7.  Ibid. and House of Lords European Union Committee, supra n. 2
  8. Agreement establishing an Association between the European Economic Community and Turkey (signed at Ankara, 12 September 1963), 1977 OJ L 361/1, art. 12
  9. This would depend on the agreement the UK negotiated with the EU and possibly on agreements with the 53 countries.
  10. Stephen Booth et al., What If? The Consequences, challenges & opportunities facing Britain outside the EU, Open Europe, 23 March 2015, p. 80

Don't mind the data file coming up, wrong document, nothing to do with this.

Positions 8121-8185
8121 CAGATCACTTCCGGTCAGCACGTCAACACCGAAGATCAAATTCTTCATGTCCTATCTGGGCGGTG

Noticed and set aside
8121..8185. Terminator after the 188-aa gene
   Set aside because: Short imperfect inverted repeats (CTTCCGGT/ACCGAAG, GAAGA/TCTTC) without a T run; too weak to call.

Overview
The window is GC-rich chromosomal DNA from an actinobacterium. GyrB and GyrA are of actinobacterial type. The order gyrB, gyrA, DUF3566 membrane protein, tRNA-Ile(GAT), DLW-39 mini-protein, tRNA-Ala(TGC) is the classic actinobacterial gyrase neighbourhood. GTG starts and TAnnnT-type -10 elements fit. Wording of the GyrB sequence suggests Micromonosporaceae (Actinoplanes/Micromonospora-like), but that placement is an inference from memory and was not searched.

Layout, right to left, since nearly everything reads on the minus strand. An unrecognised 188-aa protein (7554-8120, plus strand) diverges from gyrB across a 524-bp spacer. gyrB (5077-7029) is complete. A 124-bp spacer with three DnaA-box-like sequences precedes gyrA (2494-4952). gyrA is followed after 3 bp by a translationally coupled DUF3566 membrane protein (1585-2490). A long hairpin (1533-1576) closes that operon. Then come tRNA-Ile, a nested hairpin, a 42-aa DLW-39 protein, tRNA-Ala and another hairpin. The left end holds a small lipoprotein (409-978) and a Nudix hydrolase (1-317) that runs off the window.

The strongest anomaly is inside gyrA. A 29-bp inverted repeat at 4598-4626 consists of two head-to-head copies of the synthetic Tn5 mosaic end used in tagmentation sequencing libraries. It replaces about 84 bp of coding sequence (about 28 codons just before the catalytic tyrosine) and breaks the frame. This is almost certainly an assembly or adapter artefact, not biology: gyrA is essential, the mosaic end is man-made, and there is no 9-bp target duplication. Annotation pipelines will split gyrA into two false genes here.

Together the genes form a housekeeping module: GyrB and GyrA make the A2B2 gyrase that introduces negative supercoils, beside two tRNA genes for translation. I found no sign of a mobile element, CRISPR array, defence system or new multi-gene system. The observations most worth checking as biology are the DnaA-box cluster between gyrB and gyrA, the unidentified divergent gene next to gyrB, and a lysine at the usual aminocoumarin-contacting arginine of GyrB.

11. Ibid.
  12. House of Lords European Union Committee, supra n. 2
  13. Ibid., p. 31
  14. Dr Liam Fox, Secretary of State for International Trade and President of the Board of Trade: HC Deb 5 December 2016, vol 618, col 316WS
  15. John Springford makes this point in relation to services, supra n. 6
  16. ‘Theresa May faces growing anger over Brexit secrecy as Boris Johnson appears to leak key detail’, Rob Merrick, The Independent, 16 November 2016
  17. John Springford, supra n. 6
  18. Michael Gasiorek, Peter Holmes & Jim Rollo, UK-EU trade relations post-Brexit: Too many red lines?, UK Trade Policy Observatory, University of Sussex, 14 November 2016, p. 5